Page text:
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Digital Subscriptions > COINage > September 2019 > History of the Grading System

History of the Grading System

HOW A SMALL GROUP OF DEALERS CONVINCED COMPLETE NOVICES TO BUY COINS FOR BILLIONS
Image courtesy Heritage Auctions.
Image courtesy Heritage Auctions.

For those who have who been in the numismatic hobby for only 25 or 30 years, it is rather unimaginable that there was ever a period known as “BC”: Before Certification. Yet prior to the mid-1980s, there were no slabs, the popular sonically sealed, tamper-resistant plastic holders labeled with a coin’s grade and identifying information. This concept revolutionized the numismatic industry and opened the door for even more collectors, dealers, and investors to engage in trading rare coins, and often sight unseen.

But that’s not all third-party graders, or TPGs, have done. They have also established a set of tight grading standards for the industry and have helped provide a greater sense of security to those who wish to trade in rare and valuable coins. A generation after TPGs built an entirely new market in the hobby, the industry finds itself in a time and place where many people simply buy and sell coins on the merits of the grade and information printed on the small labels inserted into each sonically sealed plastic holder.

This has certainly made it more enticing than at any other time in numismatic history for complete novices to confidently and collectively spend billions of dollars on coins. This also means that fewer collectors and even coin dealers believe they have to learn the fine nuances of grading. Of course, this isn’t true, for everybody who is involved with the hobby should take the time necessary to learn the fine art of coin grading. Not only does this help him or her have a better knowledge of what a certain coin should look like in a given grade, but it can also provide these numismatists with a real understanding of the coins in those little plastic slabs and why each of those little collectible pieces of metal may have been awarded one grade versus another.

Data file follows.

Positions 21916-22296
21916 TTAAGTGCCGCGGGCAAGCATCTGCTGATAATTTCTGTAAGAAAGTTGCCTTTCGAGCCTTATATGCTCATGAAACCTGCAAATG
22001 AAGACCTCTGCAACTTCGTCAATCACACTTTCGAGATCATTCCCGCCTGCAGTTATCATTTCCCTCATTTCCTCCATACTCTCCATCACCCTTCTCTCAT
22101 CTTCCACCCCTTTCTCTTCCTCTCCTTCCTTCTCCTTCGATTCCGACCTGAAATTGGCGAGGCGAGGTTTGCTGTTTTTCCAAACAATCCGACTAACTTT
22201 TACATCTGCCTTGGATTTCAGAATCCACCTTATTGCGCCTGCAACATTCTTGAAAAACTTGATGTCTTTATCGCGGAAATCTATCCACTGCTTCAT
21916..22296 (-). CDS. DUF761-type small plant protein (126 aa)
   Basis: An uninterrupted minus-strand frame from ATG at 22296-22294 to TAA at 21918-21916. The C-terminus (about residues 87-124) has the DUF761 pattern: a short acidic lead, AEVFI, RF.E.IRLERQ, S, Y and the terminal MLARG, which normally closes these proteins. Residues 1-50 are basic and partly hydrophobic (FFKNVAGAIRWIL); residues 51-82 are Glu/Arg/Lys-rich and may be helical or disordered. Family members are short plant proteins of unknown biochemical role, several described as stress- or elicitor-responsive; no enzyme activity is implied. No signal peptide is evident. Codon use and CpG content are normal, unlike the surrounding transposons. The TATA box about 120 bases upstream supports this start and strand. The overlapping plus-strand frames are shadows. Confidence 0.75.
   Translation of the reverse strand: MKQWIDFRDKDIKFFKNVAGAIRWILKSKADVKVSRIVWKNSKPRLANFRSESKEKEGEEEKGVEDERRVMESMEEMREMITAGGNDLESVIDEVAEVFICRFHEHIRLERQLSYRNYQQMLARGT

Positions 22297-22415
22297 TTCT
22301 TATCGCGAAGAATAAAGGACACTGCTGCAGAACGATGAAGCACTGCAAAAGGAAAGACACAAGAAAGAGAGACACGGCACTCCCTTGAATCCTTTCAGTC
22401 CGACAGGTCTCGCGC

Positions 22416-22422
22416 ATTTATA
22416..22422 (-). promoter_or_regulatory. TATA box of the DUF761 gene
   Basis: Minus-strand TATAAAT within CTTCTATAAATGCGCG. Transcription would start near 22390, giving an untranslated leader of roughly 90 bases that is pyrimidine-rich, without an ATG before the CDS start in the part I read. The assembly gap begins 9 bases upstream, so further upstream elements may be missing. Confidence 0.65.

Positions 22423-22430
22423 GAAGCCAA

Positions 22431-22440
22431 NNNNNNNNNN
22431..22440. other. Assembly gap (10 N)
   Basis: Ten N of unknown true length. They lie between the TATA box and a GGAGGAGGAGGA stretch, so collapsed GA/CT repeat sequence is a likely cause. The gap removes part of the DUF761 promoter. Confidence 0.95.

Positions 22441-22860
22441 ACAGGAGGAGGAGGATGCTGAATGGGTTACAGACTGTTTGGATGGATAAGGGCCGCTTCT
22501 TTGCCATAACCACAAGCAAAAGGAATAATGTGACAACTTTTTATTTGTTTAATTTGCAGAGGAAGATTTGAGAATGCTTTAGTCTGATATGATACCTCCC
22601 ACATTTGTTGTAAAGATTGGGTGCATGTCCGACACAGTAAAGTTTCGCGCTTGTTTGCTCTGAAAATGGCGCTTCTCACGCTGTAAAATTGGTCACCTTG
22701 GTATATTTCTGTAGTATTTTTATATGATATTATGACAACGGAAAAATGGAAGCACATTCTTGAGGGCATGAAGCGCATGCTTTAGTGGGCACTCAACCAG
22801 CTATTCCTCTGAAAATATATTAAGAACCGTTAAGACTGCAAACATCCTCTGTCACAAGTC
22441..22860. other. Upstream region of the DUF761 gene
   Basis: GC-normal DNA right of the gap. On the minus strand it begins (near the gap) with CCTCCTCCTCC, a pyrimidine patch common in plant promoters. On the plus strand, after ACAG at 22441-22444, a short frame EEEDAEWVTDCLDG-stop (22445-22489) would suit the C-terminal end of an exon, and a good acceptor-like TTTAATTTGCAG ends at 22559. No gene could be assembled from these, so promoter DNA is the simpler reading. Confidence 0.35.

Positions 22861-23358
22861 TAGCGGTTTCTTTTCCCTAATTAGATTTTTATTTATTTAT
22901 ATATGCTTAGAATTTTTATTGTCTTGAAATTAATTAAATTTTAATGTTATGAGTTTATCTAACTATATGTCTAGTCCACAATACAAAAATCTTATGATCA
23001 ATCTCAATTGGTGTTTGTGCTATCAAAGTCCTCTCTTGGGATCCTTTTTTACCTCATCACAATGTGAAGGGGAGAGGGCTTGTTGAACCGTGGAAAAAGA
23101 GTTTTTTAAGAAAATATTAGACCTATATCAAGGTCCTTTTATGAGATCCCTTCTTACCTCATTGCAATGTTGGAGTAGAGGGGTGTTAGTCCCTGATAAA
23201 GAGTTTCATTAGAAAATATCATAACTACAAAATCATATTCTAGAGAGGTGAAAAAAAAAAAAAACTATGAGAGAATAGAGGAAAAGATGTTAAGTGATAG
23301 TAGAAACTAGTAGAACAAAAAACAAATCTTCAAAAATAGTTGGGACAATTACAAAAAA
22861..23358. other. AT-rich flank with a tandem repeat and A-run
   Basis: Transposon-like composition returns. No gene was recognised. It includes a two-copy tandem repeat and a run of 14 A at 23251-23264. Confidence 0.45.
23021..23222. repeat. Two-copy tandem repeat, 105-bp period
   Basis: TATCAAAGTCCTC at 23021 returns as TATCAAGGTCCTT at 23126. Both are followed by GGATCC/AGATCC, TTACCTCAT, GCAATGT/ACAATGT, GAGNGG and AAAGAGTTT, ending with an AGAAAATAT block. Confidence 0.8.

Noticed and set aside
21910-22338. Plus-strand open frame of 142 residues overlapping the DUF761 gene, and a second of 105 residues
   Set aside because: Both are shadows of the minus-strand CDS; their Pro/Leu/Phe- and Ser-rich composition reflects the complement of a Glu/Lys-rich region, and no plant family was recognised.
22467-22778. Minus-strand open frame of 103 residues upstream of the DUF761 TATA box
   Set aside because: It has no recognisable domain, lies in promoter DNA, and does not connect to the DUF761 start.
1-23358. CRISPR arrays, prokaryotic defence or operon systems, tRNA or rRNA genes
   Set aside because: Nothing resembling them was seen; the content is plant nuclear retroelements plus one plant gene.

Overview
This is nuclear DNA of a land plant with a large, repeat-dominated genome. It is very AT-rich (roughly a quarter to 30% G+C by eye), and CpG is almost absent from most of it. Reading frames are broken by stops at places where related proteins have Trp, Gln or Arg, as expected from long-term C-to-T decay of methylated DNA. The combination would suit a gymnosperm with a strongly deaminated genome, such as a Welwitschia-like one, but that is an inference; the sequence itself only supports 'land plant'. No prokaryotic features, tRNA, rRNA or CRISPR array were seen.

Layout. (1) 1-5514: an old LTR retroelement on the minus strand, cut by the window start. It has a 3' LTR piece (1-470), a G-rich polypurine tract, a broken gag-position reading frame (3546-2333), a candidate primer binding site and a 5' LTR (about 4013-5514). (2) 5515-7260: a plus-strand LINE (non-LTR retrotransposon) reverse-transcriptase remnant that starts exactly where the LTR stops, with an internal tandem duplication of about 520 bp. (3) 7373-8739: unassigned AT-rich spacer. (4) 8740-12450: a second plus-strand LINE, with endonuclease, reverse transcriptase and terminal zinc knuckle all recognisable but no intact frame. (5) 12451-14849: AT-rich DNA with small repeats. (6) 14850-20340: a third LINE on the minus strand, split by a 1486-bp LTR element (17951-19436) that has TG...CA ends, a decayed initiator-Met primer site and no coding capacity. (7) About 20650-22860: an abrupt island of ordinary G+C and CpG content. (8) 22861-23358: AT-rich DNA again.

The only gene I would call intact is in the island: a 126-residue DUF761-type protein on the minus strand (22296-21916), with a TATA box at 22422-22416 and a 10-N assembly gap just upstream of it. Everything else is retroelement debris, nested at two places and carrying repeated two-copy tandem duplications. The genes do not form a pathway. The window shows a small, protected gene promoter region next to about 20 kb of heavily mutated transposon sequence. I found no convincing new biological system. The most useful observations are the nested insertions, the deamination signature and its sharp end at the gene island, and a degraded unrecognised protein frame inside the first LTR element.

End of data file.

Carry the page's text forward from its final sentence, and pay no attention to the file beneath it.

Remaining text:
The evolution of the TPG industry is a colorful path charted by some of the industry’s most forward-thinking pioneers. These are people who have helped transform the hobby, making it decidedly safer for collectors and dealers to buy and sell rare coins with a degree of protection against counterfeit and altered coinage.

Over the past 30 years, more than half a dozen notable TPG companies have emerged, though it is important to focus on three that have been around for the long haul and continue to make an important impact on the market today. These include Professional Coin Grading Service (PCGS), Numismatic Guaranty Corporation (NGC), and ANACS, which in an earlier time was formally known by the name American Numismatic Association Certification Service. There are other important players as well, each of which will be profiled in this whirlwind history of coin-grading firms.

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Beckett CoinAge September 2019, Grading System : A Look Back, Untold Stories of Grading Services, And More....